Love Surpassing Knowledge
Pentecost 9, b, July 29, 2012
One of the things that you learn quickly when you spend any time in the Bible is that people haven't changed all that much. It doesn't matter if you are talking about the New Testament or the Hebrew Scriptures, apparently 4,000 years of evolution is not enough to change human nature to a perceptible degree. We can still be a dense bunch, needing guidance to recognize our situation.
So just before our passage this morning from Ephesians the apostle Paul is calling upon the infant Christian church to recognize what an incredible miracle has taken place before them, lest they miss it altogether. The miracle that Paul calls repeatedly throughout Ephesians the “mystery“ that has now been revealed is that all along God has designed for both Jew and Gentile to come together in one holy community “fellow heirs, members of the same body, and sharers in the promise in Christ Jesus through the gospel.”(Eph. 3:6)
In our passage for this morning Paul begins in prayer. “I pray that according to the riches of God's glory, God may grant you to be strengthened in your inner being with power through God spirit, and that Christ may dwell in your hearts through faith, as you are being rooted and grounded in love.”
Paul is praying for their strengthening, and by extension, for our strengthening, too. Paul is yearning that we in the church would come to understand what he has learned in his own life about the power of God to take our meager gifts and to transform them into something life-giving and good. One need only remember the multitude of ways in which Paul suffered physically and psychologically in order to proclaim his simple message of the saving work in Christ that is available to all, both Jew and Gentile equally. Through his witness the early church gained its foothold in the Middle East and in Europe.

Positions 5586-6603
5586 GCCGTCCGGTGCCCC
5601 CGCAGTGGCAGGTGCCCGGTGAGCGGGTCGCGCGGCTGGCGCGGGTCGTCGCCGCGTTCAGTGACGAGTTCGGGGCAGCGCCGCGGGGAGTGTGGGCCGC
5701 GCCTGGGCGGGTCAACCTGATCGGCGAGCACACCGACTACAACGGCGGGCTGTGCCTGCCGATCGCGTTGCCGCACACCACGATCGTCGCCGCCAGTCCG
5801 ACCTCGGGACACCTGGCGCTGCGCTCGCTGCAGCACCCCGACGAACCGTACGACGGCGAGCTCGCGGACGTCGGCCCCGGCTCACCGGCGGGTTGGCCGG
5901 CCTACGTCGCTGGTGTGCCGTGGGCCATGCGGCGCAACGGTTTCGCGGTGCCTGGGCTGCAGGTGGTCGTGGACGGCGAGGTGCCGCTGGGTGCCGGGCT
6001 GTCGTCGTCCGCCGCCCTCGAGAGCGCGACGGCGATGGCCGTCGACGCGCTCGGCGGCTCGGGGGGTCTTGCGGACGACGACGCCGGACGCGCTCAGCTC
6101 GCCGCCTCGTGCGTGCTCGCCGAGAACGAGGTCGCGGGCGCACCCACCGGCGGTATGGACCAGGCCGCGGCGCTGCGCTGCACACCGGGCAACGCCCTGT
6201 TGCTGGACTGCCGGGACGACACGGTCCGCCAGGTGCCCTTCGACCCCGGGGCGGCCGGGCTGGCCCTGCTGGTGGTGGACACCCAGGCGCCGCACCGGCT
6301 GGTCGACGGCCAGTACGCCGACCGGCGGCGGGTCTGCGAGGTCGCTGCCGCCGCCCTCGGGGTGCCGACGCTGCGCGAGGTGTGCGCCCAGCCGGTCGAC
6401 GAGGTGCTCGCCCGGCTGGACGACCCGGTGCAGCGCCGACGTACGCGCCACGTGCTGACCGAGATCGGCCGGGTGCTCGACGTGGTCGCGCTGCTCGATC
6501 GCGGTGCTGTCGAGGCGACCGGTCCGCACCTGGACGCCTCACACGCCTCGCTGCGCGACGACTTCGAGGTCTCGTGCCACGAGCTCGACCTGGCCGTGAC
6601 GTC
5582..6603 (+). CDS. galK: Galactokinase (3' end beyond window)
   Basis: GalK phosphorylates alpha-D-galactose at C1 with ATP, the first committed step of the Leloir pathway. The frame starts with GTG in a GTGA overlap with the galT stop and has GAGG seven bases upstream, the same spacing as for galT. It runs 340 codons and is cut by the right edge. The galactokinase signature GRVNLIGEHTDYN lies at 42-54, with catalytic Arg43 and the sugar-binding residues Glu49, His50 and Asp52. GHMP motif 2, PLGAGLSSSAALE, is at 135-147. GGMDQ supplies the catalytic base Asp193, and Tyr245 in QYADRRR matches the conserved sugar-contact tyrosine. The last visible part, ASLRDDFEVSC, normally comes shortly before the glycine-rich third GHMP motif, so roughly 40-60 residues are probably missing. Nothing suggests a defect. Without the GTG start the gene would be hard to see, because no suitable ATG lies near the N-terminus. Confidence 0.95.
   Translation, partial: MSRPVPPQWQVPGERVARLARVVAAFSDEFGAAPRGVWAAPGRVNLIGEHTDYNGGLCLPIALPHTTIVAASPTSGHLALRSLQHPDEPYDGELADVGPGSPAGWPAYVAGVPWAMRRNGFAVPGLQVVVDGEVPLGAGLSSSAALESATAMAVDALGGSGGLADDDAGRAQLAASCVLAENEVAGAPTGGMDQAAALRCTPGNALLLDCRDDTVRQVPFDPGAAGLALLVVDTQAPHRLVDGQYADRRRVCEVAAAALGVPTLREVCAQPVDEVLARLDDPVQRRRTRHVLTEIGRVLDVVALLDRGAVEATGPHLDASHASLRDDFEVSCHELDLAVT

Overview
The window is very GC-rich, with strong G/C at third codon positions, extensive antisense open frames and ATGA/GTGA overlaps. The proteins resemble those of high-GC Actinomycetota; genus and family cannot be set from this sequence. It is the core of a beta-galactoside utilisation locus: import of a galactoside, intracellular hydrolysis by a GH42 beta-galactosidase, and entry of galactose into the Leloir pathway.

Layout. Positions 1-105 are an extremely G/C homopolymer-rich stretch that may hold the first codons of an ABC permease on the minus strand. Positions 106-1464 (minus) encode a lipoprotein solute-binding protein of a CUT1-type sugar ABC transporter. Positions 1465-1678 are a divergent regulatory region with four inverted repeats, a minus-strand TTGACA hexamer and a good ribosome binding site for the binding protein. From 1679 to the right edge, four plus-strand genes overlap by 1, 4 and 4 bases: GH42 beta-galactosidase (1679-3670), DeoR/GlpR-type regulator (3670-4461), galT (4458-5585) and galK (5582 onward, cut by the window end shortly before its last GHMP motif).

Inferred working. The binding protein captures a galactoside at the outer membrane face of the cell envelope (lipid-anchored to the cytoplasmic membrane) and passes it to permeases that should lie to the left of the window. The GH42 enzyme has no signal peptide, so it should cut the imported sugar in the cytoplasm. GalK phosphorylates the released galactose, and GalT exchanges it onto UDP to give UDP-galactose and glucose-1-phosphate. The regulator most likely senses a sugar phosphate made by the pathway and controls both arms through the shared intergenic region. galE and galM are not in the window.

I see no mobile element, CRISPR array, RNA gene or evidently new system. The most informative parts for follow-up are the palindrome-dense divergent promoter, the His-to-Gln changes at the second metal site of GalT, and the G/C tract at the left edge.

“I pray that you… Be strengthened in your inner being with power through God’s spirit.” Perhaps with the Olympics just underway it is appropriate to remember that the greatest strength is not a strong body. It is strength of the mind and spirit. Yet in Olympic athletes we will see those important spiritual strengths as well.
“In 1964, Al Oerter from the U.S. won a gold medal and set a new Olympic record in the discus throw. Al accomplished all this while suffering from ripped cartilage in his rib cage. A few days before the Olympics opened, Al had injured himself in practice. Doctors warned him not to compete. They told him that the pain would be too much to bear,” and that he might further injure himself. “But he forced himself to compete anyway, and at his highest level.
In an interview after his winning throw, Al told reporters, ‘Don't make me a hero. I wanted to win so I gutted it out.’ Al Oerter's strength went beyond being able to hurl the discus. He had a strength of purpose, desire, determination,” spirit.
And let me say that I quite admire those of you who work out on a regular basis to keep your bodies in fit condition, but we all know that muscular strength is the least important of the kinds of strength. There are plenty of folks with fit and trim bodies who are spiritually weak.
They don't know what real strength is. Paul tells us what real strength is. Real strength is learning to love…learning to love like God loves.
There’s a study about love in a Psychology Today article some years back. The study was about how happily married couples regard each other. According to three Canadian researchers, couples are most satisfied with their relationship when partners see one each another through what we might call “rose-colored glasses.” While common sense suggests that relationships work best when each partner accurately sees the other's strengths and weaknesses, this team of psychologists found just the opposite.